AM Report 03/07/17: Neurocysticercosis

Cysticercosis 

-Caused by the larval stage of the pork tapeworm (Taenia Solium)
-Humans get cysticercosis by drinking/eating water/food contaminated by tapeworm eggs (eg: infected pork)
-See life cycle below

Cysticercosis_LifeCycle

Clinical syndromes

Neurocysticercosis
Parenchymal
Extra-Parenchymal (Intraventricular/sub-arachnoid/intraocular/spinal)
-Extraneural cysticercosis

Clinical presentation

Parenchymal cysts
Seizures/headache-Most common cause of adult onset seizures in many countries (70 % of patients)-esp. Latin America, India, Africa, and China
-Can be YEARS after infection. Most never cause symptoms and identified incidentally

Extraparenchymal cysts:
-Increased ICP- HYDROCEPHALUS, headache, nausea, vomiting, AMS
-Intraventricular cysts can cause obstructive hydrocephalus (nausea/vomiting/headache), subarachnoid cysts, spinal (<1%), ocular, extra-neural (subQ/intramuscular)

How do you make the diagnosis?

-Stool O&P usually negative as chronic infection
-Peripheral eosinophilia is NOT commonly seen
-If you have a patient from an endemic area with seizure and enhancing lesion on MRI-very likely to be Taenia Solium. 
-See criteria below as definitive diagnosis requires at least one absolute criterion or two major plus one minor and one epidemiologic criterion

diagnostic criteria
Reference: UpToDate

Note that identification of the Scolex (anterior end with hooks) in cystic lesion is pathognomonic. 
-Serology with EITB (enzyme linked immunoelectrotransfer blot)antibody to T.solium, 83-100 % sensitive, 100 % specific but lab dependent)-takes a while to come back
-A detailed eye exam should be done to rule out ocular cysticercosis 
-Brain biopsy rarely done as can be diagnosed by above 

Differential Diagnosis (not complete) but do not miss other infectious causes!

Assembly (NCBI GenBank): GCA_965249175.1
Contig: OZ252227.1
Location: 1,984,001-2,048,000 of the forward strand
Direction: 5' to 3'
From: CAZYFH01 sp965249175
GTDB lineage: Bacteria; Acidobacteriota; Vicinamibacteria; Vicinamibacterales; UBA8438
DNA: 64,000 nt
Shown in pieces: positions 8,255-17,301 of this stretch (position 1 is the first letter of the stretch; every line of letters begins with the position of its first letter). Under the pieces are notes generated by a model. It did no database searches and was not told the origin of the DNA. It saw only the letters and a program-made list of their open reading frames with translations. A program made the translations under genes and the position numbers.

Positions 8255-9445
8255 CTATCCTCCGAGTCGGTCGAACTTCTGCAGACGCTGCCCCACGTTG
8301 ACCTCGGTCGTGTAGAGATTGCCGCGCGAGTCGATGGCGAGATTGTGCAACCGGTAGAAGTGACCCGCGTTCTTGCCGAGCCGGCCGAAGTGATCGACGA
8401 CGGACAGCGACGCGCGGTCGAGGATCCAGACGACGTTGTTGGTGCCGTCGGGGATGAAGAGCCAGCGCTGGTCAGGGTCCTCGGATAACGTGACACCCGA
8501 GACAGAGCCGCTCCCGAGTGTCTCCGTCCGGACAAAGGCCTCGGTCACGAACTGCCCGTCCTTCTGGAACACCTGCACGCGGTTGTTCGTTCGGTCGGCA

Toxoplasmosis
-Cryptococcus
-Brain abscess
-Nocardiosis
-Septic emboli
-TB/fungal
-Meningeal carcinomatosis
-Glioblastoma

Treatment 

Seizure control (controversial but esp. if multiple lesions, parenchymal involvement, or presenting with seizure)
-Treatment of increased ICP
Antiparasitic therapy (Albendazole + Praziquantel with better efficacy, always given with or after anti-inflammatory therapy (steroids) due to inflammation with dying cysts. Can RECUR after treatment so needs to be tailored to imaging and symptoms.
-Surgical management if ocular or spinal lesions

AM Report 02/28/17: Sphincter of Oddi dysfunction (SOD)

Sphincter of Oddi 

-Found at the confluence of the distal CBD and the pancreatic duct as they enter the duodenum
-Usually during fasting, the Sphincter of Oddi allows bile to be released into duodenum via contractions and working with the MMC (migratory motor complex)
-When this does NOT happen, you can get SOD

SOD
SOD is also known as:

-Biliary Spasm
-Biliary dyskinesia
-Papillary stenosis
-Post-cholecystectomy syndrome 

Two main diseases that SOD can cause

-Biliary pain
-Idiopathic recurrent acute pancreatitis

Epidemiology and Clinical manifestations

-Usually seen in middle aged women who have undergone cholecystectomy (not always)
-Presents as  biliary pain , usually RUQ/Epigastric, lasting 30 minutes-hours
-Labs show elevated AST/ALT/ALK that can normalize between attacks, CBD dilated > 8 mm with normal amylase/lipase
Rome IV Criteria (+ Biliary pain, no bile duct stones/structural abnormalities, elevated liver enzymes or dilated bile ducts but NOT both)

What is a normal CBD?

-95 % normal patients with CBD < 6 mm but increases with age (~upper limit corresponds to decade of life)
Can see CBD up to 10 mm post-cholecystectomy

How do you make the diagnosis?

It is a diagnosis of exclusion!! 

-Exclude IBS (do symptoms get better/worse with constipation/diarrhea)
-Start with LFT and pancreatic enzymes (rule out pancreatitis)
-Next check transabdominal ultrasound (rule out stone)
-Then MRCP vs. EUS/ERCP (is there a Structural issue?)
-Hepatobiliary scintigraphy
-Best way to diagnose it is via Sphincter of Oddi manometry for definite diagnosis. 

Treatment

-Medical treatment (not great)- smooth muscle relaxers, CCB, nitrates
-Surgical treatment: Endoscopic sphincterotomy, ultimately may need surgery for biliary and pancreatic sphincterotomy

 

AM report 02/23/17: Subarachnoid Hemorrhage

Clinical presentation of SAH

THUNDERCLAP headache (!)- 97 % present with sudden onset severe HA-worse headache of their life.